Second, our previous research documented an empowerment effect—in that Oportunidades beneficiaries demanded quality health care and higher quality is associated with improved birth outcomes.38 Upper-income women in Mexico have increasingly elected to undergo CS because it is perceived as safe and convenient. It is possible, therefore, that the increase in CS could be attributed in part to increased demand. If this were the case, however, we would have expected to see higher rates across both public and private clinical settings. Increased demand among women does not explain why significant differences are seen only in public facilities.

Third, the cash transfer predicts an increase in CS, while controlling for beneficiary status. This suggests that increases in disposable income (~25 cents of each peso received) may have influenced delivery outcomes in public facilities. Public facilities in Mexico record Oportunidades beneficiary status upon admission. It is possible, therefore, that physicians operating in these facilities were aware of the disposable income among programme beneficiaries, and this provided some incentive to conduct CS—either for additional revenues or as defensive medicine. The effect of physician financial incentives on CS has been well documented.6 It is notable that patients attending private clinics in Mexico are likely to pay out-of-pocket for services regardless of beneficiary status. Therefore, the programme did not affect physician incentives in private facilities. This could explain why significant differences in CS rates between beneficiaries and non-beneficiaries are seen only in public facilities.

This study is limited to rural areas and the initial years of programme implementation. Previous facility-based studies in Mexico have reported much higher CS rates.39 However, the intervention population comprises women from the poorest segment of the population (<20th wealth percentile nationally). We do not have data about prior CS; however, the sample is well balanced in observed socioeconomic and maternal characteristics. Subsequent data collection efforts will collect more detailed information about fertility and clinical conditions, which may help to explain delivery outcomes in future research. This research relies on the accuracy of maternal reports. Studies among other low-income populations have demonstrated that mothers can accurately recall perinatal events.40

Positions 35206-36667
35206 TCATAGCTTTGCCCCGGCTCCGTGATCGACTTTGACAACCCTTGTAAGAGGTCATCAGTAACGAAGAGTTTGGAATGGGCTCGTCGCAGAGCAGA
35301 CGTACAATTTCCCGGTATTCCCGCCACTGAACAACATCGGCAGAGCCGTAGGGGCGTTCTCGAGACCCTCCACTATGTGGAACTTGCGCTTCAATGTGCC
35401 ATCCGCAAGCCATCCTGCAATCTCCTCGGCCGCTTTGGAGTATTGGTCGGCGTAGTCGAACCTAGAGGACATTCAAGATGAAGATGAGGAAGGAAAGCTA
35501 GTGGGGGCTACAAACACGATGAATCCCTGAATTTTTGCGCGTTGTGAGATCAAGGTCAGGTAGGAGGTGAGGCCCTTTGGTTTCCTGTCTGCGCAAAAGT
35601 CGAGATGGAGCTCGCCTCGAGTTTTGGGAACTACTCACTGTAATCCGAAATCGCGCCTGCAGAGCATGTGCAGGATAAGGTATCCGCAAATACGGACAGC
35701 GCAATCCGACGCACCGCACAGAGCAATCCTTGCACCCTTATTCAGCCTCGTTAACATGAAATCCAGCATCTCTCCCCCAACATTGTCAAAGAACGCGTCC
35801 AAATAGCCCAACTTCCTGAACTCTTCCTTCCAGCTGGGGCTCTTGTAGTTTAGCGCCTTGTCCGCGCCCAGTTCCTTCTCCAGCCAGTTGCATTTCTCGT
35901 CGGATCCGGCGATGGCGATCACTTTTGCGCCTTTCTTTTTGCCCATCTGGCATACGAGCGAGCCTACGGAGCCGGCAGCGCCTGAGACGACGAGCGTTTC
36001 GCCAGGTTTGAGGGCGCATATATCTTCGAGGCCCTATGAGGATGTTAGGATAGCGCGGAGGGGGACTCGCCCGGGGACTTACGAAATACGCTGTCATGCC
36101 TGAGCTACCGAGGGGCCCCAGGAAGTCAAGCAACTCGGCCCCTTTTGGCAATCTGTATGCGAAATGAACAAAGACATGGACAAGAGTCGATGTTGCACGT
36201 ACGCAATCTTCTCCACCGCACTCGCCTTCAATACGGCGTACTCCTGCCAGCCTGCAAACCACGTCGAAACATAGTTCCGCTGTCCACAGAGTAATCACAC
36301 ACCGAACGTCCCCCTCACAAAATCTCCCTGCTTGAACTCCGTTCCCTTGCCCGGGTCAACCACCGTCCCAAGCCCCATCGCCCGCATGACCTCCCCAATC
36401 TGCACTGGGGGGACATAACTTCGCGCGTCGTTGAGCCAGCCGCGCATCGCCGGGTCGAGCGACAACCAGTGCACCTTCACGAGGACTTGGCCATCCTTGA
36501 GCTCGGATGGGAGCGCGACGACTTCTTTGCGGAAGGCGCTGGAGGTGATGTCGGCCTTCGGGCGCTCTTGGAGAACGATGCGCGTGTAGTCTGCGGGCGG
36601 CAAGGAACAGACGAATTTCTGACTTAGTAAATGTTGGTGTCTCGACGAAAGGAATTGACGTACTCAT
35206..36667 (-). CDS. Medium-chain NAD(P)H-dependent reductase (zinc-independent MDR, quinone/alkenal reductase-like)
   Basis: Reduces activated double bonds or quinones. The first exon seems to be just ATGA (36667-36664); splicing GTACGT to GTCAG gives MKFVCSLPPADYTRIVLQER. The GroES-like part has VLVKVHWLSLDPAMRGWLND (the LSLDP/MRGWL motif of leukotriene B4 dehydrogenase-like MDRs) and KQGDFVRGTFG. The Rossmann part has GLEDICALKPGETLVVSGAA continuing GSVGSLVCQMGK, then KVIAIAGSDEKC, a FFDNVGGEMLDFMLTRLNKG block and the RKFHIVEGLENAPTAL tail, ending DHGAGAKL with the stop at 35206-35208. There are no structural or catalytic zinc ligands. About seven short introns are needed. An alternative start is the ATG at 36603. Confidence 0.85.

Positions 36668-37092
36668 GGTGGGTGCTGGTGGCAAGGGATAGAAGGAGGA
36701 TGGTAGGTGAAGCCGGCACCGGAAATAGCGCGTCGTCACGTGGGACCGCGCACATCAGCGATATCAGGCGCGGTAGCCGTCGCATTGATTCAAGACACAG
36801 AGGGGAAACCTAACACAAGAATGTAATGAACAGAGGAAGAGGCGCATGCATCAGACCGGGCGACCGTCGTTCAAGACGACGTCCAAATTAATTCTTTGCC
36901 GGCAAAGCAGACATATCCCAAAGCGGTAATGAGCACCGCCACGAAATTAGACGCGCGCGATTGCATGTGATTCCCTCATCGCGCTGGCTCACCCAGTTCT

It is notable that nearly one-third of poor rural women in the sample reported having delivered at home. Neither delivery attendance by a skilled health care provider nor facility delivery was an Oportunidades programme requirement. Separate regressions for these analyses find that beneficiary status is not a significant predictor of delivery location. Skilled delivery attendance could be considered as a part of the Oportunidades’ programme requirements in the future.

Many governments have turned to conditional cash transfer programmes to improve the health of poor families. This study suggests that the Oportunidades conditional cash transfer programme is associated with higher CS in social security and government health facilities. This effect appears to be driven by the cumulative cash transfer. More investigation is required to determine the pathways for this effect. These findings may be applicable to other large-scale incentive-based welfare programmes, which employ conditional cash transfers and health utilization requirements.


National Institutes of Health; Fogarty International Center.

Conflicts of interest: None declared.

Key points

  • Caesarean delivery rates have risen rapidly in many parts of the world. Much of this increase could be attributed to non-medical indications, including financial incentives for health providers and increased patient demand.
  • The Oportunidades conditional cash transfer programme in Mexico is associated with higher caesarean section rates in social security and government health facilities.
  • Policy makers implementing large-scale social welfare programs with health care utilization requirements, such as conditional cash transfers, should consider the income effect of the programme on delivery outcomes.


The author is grateful for comments and advice from Dilys Walker, but takes responsibility for all errors and omissions. This work was conducted while the author was a visiting scholar at the National Institute of Public Health in Mexico. The funding source has no role in the analysis or interpretation of the data.